Develop the foundations for speaking, writing, and reading at an early age.
Literacy is more than just reading. It is effective speaking, active listening, writing, and reading the printed word. Literacy begins at birth, when your baby hears language for the first time, and when your baby starts to make sounds to communicate with you. Talking, reading aloud, and singing all stimulate children’s understanding and use of language, and contribute to the development of communication skills.
Encourage early communication by imitating your baby’s sounds and gestures. Soon they will realize that they can express themselves, and you will respond. Babies desire to communicate long before they can speak. A baby’s listening comprehension is roughly three years greater than their vocal maturation. So they understand more than they can say, and with baby sign language (or simple gestures), you can address your baby’s needs immediately, without all the frustration and time wasted trying to guess what is wrong.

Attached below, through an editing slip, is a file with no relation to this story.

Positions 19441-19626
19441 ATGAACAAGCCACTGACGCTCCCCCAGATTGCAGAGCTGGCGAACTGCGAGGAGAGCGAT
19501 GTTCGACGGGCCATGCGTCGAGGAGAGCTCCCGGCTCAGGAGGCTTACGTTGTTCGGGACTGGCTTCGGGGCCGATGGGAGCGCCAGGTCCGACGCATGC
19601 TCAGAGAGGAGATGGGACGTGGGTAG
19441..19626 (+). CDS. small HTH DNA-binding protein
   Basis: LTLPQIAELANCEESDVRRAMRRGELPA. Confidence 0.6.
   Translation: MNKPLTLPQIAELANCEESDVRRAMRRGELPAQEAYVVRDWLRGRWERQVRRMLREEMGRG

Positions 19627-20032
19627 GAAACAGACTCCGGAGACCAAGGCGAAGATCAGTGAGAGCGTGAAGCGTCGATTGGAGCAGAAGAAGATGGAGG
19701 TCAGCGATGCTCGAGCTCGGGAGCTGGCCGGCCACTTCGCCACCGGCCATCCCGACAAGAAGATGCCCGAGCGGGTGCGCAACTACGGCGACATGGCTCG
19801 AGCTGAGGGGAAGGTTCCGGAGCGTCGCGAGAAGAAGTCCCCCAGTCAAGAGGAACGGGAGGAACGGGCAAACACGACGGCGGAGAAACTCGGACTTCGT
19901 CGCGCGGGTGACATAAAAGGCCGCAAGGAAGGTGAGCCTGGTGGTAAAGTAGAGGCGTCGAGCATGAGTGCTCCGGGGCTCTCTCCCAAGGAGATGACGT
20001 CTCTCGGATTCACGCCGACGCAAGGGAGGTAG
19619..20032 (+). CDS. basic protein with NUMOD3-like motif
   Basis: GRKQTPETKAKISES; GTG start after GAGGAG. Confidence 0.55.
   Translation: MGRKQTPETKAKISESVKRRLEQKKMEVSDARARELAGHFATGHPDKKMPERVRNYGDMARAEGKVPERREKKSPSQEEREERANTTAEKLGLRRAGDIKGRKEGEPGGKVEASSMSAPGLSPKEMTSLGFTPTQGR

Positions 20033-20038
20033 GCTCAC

Puzzles, games, imaginary play, dolls and accessories, and play with puppets are language-rich opportunities that will increase vocabulary and conversational skills while promoting social and emotional development. Games and activities that expand language and “mental” imagery skills lead to strong literacy and communication skills. They will also help increase enjoyment of reading and books.
Encourage the desire for self-expression typical of individuals who communicate willingly and openly. When children are able to hold a pencil or crayon comfortably, drawing and scribbling will give them the confidence to express themselves in new ways and help develop the fine motor skills that lead to writing. Similarly, arts & crafts will also provide an opportunity for expression and help kids develop their motor skills.
Babies are born with the ability to hear the sounds used by many foreign languages; however, this window narrows by age eight. Early exposure to the sounds of a foreign language will support your efforts to teach that language, and it may also make it easier for your child to hear the broad range of sounds of that language if acquired later on.